|All photos in this entry by Eric from Ottawa|
Eric from Ottawa writes,
[The 15-91 I recently acquired] looks like it's in great shape, but it doesn't run. It has a knee switch rather than a foot pedal and it looks like the motor controller has failed.
To test it, I unscrewed the center of the flywheel so there was no load and plugged it in and got nowhere, even with the knee switch in and fully engaged.
Do you think it's worth re-wiring it to use a standard foot pedal like most of the ones I've seen?
Hi Eric, first off, a little about your machine. The chrome rim on the handwheel plus the design on the faceplate, from the little bit of it that we can see in the photo up top, indicate this machine is from the 1930s or early 1940s (assuming those parts are original). The old-school cylindrical Singerlight visible in the photo below also indicates the machine is from that era.
The “J-“ prefix on the serial number plate indicates your machine was made in Singer’s Canadian plant in Quebec.
Secondly, good on you for trying to run the motor with no load, that’s exactly the correct first step to test out a motor.
As you’ve observed, your machine uses a knee-activated controller.
For those readers unfamiliar with this device, it was an early alternative to the foot pedal most of us know, and it eventually fell out of favor. It consisted of a motor controller placed in the right side of the wooden base:
The end of the removeable knee lever--which stows handily inside the case and underneath the machine, or occasionally up in the domed lid via clasps, when not in use--“plugs” into the hole in the front of the case.
Pressing against the lever would activate the motor controller, which is wired into the inside of the three-pin terminal.
Eric, there are three possibilities here: 1) The power cable is faulty. 2) The motor controller is faulty. 3) The potted motor itself is faulty. Hopefully it is #1 or #2 and not #3, as the first two are easy, relatively inexpensive fixes.
To see if it’s the power cable, try turning the light on. That’s not a 100% accurate test because the bulb may be burnt out, but at the very least, if the light does turn on you know there’s power flowing through the cable. Another thing you can do is bring your cable to the house of a friend with a vintage Singer--that cable will fit a variety of machines made in the 1930s, ‘40s, ‘50s and some in the ‘60s--and see if it powers his/her machine okay. If you determine your cable is what’s faulty, you can order a replacement from Sew-Classic for US $7.95 right here. If you choose to go with a different supplier, perhaps someone local to you in Canada, note that you’re looking for a “single-lead” (as opposed to “double-lead”) cable.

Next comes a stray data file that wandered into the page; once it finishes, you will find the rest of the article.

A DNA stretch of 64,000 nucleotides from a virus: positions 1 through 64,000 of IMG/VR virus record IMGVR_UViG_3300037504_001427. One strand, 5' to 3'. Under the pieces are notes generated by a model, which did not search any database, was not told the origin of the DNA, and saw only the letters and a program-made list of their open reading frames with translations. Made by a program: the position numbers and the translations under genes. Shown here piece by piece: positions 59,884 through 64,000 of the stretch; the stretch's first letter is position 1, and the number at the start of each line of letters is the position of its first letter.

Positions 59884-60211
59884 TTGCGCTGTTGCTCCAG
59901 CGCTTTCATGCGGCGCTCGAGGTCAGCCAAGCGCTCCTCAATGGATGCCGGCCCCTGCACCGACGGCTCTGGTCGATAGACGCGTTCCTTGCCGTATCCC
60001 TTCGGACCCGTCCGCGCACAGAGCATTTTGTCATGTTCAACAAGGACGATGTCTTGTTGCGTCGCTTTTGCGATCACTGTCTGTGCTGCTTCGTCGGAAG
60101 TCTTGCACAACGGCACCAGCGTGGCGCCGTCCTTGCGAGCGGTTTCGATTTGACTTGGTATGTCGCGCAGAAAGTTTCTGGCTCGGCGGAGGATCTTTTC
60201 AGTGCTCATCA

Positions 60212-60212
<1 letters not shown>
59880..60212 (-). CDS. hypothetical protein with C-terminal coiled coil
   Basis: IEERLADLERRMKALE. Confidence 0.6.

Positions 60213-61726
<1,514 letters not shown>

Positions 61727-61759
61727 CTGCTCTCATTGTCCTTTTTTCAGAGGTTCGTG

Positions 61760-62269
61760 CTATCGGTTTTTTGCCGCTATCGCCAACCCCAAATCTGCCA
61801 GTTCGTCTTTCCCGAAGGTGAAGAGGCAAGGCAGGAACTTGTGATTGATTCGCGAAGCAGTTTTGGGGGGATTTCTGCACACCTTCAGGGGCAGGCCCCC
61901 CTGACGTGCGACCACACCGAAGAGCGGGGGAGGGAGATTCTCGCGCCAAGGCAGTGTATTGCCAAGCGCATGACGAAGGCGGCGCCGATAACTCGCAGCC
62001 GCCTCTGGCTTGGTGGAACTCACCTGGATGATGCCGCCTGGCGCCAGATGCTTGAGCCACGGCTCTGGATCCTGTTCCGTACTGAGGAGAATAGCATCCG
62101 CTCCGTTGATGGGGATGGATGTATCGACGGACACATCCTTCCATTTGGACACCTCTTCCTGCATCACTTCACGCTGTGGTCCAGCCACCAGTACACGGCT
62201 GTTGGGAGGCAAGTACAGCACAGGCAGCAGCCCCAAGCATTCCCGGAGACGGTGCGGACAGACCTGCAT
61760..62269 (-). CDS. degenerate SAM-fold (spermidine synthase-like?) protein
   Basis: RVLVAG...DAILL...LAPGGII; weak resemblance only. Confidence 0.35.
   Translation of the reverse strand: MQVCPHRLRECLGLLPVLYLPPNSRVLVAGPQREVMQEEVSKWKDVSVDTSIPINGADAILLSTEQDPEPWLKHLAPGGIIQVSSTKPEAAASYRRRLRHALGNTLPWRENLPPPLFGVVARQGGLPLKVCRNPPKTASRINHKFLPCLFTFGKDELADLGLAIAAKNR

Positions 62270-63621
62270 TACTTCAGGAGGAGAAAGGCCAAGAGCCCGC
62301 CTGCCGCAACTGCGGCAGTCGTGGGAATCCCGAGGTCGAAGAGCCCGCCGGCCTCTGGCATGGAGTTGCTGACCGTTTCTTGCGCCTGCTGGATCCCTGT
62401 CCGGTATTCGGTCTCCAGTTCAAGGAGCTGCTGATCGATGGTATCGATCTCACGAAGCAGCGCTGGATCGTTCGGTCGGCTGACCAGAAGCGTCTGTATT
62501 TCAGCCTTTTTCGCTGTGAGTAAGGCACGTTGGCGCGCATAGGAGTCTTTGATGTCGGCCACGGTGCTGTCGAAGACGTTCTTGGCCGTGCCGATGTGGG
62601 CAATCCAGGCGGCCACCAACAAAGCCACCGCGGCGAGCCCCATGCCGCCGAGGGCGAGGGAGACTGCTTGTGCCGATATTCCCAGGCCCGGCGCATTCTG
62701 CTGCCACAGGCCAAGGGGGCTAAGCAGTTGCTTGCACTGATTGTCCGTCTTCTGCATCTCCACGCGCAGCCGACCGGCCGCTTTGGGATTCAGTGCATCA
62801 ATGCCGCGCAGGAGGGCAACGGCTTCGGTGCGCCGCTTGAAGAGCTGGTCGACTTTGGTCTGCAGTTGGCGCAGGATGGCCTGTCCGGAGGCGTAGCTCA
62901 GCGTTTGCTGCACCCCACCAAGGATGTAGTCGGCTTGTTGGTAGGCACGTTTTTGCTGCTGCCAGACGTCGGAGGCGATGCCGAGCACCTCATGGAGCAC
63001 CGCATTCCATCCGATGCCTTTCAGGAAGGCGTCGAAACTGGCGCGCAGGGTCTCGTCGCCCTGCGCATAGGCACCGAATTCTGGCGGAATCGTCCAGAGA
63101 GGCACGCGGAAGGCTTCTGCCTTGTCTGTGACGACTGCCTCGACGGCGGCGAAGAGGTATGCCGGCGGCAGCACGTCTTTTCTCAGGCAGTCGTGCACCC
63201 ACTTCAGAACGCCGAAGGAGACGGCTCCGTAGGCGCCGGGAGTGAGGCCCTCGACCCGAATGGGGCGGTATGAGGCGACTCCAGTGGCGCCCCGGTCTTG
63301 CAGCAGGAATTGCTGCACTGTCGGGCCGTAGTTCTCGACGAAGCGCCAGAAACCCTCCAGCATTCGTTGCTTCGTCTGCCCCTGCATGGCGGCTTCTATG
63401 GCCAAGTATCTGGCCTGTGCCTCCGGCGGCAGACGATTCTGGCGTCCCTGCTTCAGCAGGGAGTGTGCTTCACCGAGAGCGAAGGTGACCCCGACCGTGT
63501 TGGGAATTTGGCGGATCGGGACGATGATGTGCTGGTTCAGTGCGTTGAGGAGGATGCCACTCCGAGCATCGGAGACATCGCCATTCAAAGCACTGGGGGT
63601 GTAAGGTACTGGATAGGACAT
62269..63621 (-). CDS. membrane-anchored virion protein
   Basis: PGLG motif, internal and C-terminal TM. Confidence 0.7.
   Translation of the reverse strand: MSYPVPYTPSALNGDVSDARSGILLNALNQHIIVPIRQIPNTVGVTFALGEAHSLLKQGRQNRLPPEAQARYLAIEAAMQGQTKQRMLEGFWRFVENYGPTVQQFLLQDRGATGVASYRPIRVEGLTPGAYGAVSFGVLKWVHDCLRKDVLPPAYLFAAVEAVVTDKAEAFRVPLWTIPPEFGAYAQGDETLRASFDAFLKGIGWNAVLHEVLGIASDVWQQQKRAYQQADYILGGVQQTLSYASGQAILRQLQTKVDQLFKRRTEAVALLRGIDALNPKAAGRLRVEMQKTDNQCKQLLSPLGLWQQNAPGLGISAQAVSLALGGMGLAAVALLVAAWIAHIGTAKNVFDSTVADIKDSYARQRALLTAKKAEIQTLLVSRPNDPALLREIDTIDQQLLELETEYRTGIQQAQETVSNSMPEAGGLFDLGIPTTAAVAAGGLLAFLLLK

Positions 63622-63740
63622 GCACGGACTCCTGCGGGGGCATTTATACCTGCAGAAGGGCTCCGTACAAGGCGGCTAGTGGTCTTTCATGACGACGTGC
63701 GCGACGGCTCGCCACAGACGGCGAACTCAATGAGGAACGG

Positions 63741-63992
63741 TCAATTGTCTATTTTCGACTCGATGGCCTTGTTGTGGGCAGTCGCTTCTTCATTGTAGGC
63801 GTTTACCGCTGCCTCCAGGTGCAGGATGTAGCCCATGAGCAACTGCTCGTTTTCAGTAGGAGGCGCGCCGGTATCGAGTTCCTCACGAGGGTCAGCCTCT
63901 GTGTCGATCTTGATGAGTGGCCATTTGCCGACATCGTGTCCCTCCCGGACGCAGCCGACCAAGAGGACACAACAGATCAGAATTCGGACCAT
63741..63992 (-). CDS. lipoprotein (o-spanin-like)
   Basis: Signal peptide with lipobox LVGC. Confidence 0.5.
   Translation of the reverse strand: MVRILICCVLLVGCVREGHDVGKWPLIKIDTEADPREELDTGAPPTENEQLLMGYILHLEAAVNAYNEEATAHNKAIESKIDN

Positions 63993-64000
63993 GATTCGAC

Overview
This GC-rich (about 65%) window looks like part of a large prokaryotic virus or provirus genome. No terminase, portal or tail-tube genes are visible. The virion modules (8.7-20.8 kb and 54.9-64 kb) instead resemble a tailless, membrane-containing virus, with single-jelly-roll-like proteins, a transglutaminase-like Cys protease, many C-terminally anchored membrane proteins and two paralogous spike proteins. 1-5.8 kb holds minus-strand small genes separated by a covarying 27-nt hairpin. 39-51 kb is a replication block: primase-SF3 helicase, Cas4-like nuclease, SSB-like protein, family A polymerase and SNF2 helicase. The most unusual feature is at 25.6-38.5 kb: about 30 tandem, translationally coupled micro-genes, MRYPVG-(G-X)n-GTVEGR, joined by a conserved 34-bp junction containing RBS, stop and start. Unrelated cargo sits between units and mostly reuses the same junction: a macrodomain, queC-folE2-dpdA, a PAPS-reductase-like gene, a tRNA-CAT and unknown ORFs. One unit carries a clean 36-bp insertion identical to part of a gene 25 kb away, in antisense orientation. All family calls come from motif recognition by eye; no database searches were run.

If the motor controller is the problem, it is totally “worth re-wiring it to use a standard foot pedal,” to answer that question, and the good news is that it doesn’t quite require “re-wiring.” The motor controller leads are easily removed via two thumbscrews inside the three-pin terminal. There’s no cutting of wire or soldering required, it’s a simple mechanical connection. To see how to remove the leads, click here and look at the parts of the entry that pertain to removing the two motor leads, which in your case are really the controller leads. Be sure to note which two pins in the terminal those leads connect to.
To replace your motor controller with a foot pedal, you’ll need to spend a tad more. You’ll need to buy a foot controller; the least expensive offered by my preferred supplier, Sew-Classic again, goes for US $11.95.
What you can do is connect the two leads from your new foot pedal to the same two posts that you disconnected the original motor controller leads from. Then you can remove the old motor controller (attached via screws) from that compartment on the right of the wooden base, and store the pedal there.
Alternatively, if you’d like an original Singer foot pedal, you can check eBay.
If it’s the motor that’s bad, then you’ve got a fair amount of work ahead of you to figure out what exactly is wrong with it, and if it’s fixable. You may want to browse the complete “How to Re-Wire a Potted Motor” to determine how to disassemble the motor so that you can inspect the wiring, one possible culprit. But if it’s something beyond bad wiring--a burnt-out field core, for example--that’s beyond the range of my fix-it knowledge.
If you do determine the potted motor is what’s faulty, you will occasionally spot someone selling one on eBay.
Whatever you do, please don’t throw that motor controller out, even if you determine it’s bad; if you stay in this hobby long enough, you will eventually encounter someone else who may need a part from that controller--even if it’s just a single screw--so you may be able to help them rescue an otherwise non-functioning machine. Ditto with the knee lever.
Best of luck with it, congrats on the machine--I love those chrome-rimmed handwheels!--and let us all know how it turns out.